- 5 updates
There's a warning lives could be put at risk because of changes to the age women in Wales will be called for a smear test. Currently all women between 20 and 64 are invited for a screening but from Sunday the starting age will rise to 25.
The Welsh Government say the decisions are based on expert advice, but not everyone's convinced as our health reporter Rob Osborne has been finding out.
Ian Lewis from Tenovus told ITV News that a lot of research has been done into the benefits of screening women under 25 versus the harm it would cause through "unnecessary worry."
He said a bigger concern was the low uptake in women going for smear tests when invited - only one in four women attend appointments when called.
Alison Denton is calling on the Welsh Government to rethink changes to the cervical screening programme that come in on Sunday. Her daughter had precancerous cells detected during a smear test.
She told ITV News the Welsh Government needs to provide more information on the science it says supports the changes.
Concerns are being raised over changes to the cervical screening programme in Wales which come into effect this weekend.
From Sunday, the starting age for woman to have smear tests will rise from 20 to 25 and women over 50, who are currently tested every three years, will only be called for a test every five years.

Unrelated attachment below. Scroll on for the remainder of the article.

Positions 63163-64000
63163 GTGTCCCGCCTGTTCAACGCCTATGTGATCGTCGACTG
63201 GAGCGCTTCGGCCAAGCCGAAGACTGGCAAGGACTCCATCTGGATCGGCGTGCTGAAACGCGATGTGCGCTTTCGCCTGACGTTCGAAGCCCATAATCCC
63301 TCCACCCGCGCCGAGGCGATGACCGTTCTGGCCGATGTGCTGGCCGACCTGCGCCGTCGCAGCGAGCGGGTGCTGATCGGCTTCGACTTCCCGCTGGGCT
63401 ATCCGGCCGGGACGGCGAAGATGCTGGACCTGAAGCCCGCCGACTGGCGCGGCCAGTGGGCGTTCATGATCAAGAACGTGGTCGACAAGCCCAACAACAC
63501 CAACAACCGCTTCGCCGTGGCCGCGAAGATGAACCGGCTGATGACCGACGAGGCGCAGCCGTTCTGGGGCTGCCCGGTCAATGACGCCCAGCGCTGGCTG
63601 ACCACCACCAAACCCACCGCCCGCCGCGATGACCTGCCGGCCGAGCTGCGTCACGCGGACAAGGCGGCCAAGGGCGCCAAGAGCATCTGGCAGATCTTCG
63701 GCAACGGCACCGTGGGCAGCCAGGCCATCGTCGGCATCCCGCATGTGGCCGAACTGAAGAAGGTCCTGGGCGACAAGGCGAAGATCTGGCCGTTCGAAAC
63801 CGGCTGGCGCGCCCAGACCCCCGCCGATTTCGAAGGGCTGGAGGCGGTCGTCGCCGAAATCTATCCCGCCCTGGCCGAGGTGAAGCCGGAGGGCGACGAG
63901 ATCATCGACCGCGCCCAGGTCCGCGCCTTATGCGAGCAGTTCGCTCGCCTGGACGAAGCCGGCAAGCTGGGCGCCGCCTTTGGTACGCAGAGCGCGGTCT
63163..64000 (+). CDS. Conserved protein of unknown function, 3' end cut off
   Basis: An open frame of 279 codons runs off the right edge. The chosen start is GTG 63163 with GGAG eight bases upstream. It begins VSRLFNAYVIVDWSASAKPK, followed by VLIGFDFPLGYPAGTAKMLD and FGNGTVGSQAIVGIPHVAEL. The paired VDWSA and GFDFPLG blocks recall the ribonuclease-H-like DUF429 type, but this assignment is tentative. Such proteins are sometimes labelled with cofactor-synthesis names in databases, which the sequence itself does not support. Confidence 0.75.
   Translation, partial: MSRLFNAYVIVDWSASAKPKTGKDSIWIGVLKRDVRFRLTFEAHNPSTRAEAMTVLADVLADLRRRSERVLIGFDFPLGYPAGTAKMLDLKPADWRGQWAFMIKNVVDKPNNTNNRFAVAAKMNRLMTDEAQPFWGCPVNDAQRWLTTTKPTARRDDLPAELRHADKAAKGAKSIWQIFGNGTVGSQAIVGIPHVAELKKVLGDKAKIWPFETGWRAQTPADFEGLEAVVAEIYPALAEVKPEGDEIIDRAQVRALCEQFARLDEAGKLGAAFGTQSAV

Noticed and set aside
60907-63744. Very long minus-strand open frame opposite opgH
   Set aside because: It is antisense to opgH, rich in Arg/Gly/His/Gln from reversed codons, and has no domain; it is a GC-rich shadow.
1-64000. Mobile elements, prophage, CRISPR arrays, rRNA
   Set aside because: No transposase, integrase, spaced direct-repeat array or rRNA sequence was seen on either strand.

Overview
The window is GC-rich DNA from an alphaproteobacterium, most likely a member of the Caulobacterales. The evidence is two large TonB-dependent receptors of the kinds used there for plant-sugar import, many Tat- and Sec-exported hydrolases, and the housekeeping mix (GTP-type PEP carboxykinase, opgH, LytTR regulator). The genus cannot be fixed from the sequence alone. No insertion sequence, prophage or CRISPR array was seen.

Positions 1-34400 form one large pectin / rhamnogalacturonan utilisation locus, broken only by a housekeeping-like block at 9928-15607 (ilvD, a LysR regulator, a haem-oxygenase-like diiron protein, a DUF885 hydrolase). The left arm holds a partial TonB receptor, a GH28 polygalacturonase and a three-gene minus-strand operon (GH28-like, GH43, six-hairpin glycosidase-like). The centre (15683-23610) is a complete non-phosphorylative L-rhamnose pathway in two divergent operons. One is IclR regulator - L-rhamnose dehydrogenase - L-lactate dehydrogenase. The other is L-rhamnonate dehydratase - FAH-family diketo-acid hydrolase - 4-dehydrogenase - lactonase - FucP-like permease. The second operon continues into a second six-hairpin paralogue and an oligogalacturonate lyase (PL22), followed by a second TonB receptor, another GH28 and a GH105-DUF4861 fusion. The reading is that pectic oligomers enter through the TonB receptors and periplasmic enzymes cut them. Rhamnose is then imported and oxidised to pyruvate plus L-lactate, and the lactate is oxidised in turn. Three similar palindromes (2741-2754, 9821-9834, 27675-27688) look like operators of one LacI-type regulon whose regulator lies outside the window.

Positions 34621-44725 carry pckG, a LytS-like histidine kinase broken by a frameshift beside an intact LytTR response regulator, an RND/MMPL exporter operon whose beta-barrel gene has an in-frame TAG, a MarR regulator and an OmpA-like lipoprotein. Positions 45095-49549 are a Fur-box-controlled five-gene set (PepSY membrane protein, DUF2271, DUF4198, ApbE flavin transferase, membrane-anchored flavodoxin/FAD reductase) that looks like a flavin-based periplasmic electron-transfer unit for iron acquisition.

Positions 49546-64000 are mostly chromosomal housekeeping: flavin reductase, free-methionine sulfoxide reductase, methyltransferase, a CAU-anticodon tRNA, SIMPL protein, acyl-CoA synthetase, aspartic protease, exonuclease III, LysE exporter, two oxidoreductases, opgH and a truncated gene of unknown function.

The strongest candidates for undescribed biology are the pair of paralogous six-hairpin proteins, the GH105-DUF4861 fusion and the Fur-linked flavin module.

Lindsay Whittle, Plaid AM for South Wales East, says he has raised the issued with Health Minister Mark Drakeford AM, after he was contacted by two women affected by cervical cancer.
He said: "I have grave concerns that this decision will lead to more cases of cervical cancer laying undetected for longer. I have two constituents who are examples of the importance of early detection which with cancer we are always told is crucial.
"Wales has been first on issues like free concessionary bus passes, charges on carrier bags and free prescriptions. But i don't like the idea of being first on an issue which could affect women's health and a huge chunk of the Welsh population."